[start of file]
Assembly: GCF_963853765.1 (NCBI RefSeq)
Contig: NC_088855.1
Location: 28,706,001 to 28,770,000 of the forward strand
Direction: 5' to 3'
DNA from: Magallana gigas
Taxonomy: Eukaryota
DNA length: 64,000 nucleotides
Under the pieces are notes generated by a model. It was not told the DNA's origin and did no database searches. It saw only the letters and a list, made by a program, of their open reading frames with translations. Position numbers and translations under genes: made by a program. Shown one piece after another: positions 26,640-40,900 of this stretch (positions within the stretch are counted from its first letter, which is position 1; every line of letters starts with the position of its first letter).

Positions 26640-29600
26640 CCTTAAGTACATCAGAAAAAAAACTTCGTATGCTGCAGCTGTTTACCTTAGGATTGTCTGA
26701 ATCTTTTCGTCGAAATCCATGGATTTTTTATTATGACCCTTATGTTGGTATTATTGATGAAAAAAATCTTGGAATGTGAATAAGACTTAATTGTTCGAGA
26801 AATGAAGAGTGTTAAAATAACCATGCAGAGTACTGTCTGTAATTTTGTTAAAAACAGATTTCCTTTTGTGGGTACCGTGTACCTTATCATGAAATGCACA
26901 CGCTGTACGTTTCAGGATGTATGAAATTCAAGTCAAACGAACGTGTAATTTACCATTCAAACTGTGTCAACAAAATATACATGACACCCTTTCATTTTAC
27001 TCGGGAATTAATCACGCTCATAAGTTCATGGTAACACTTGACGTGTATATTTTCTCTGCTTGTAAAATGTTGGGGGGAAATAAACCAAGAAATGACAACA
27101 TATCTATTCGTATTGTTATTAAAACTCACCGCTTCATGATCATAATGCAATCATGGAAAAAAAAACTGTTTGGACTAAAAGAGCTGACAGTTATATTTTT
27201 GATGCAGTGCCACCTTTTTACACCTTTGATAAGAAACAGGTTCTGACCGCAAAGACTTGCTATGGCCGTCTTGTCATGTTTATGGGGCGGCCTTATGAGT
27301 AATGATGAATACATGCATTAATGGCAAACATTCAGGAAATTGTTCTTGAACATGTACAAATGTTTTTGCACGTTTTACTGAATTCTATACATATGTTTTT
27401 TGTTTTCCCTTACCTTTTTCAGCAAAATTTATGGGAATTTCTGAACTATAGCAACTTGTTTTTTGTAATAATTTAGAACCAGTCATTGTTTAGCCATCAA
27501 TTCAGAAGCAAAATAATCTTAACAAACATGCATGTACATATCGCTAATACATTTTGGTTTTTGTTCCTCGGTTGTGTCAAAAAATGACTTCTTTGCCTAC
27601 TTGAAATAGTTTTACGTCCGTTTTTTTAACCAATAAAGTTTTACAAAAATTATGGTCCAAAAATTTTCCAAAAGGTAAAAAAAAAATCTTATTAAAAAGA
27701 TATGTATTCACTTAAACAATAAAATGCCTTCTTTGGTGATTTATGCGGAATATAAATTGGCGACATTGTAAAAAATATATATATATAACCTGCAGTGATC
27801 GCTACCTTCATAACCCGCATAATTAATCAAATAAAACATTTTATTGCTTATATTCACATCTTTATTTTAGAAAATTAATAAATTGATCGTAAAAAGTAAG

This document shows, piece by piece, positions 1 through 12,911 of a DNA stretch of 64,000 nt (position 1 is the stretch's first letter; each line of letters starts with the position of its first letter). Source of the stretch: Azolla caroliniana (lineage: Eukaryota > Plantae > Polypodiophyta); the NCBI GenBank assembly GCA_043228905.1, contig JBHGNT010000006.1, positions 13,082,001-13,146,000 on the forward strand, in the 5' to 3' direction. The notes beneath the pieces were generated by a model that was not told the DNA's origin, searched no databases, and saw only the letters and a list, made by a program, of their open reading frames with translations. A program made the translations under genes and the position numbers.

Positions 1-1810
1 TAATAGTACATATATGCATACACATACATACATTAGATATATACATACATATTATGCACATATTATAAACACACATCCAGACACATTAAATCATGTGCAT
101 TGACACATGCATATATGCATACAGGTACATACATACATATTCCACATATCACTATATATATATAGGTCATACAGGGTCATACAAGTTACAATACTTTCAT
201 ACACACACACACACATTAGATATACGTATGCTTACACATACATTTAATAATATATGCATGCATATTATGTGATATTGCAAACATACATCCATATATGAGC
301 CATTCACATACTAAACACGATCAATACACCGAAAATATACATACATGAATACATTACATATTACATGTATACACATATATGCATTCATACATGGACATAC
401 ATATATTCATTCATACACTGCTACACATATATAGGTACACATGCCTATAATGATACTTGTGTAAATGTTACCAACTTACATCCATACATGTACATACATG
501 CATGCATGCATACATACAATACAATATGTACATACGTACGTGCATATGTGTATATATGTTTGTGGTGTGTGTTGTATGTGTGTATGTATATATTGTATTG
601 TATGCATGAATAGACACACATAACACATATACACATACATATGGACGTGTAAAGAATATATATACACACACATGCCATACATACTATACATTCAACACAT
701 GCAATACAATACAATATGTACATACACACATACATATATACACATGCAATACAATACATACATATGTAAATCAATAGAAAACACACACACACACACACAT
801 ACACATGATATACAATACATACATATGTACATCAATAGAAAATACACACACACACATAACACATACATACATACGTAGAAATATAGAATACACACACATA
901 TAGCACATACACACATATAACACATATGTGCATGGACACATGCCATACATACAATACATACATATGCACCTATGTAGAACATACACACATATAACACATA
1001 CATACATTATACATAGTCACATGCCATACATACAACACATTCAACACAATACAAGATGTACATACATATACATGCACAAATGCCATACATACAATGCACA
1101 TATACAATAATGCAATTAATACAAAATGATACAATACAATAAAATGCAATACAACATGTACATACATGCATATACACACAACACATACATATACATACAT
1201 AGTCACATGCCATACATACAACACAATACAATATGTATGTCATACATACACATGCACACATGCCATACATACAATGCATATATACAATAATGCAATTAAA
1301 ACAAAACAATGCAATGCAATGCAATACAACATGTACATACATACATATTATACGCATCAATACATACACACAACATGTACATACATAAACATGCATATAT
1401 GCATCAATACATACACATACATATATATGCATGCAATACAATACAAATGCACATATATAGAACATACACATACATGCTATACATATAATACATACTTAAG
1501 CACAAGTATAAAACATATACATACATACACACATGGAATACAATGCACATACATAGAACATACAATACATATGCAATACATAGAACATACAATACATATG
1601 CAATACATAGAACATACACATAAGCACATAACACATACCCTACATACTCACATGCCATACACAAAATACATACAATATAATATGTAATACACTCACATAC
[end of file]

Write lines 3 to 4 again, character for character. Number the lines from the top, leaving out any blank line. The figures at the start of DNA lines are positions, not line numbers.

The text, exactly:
Location: 28,706,001 to 28,770,000 of the forward strand
Direction: 5' to 3'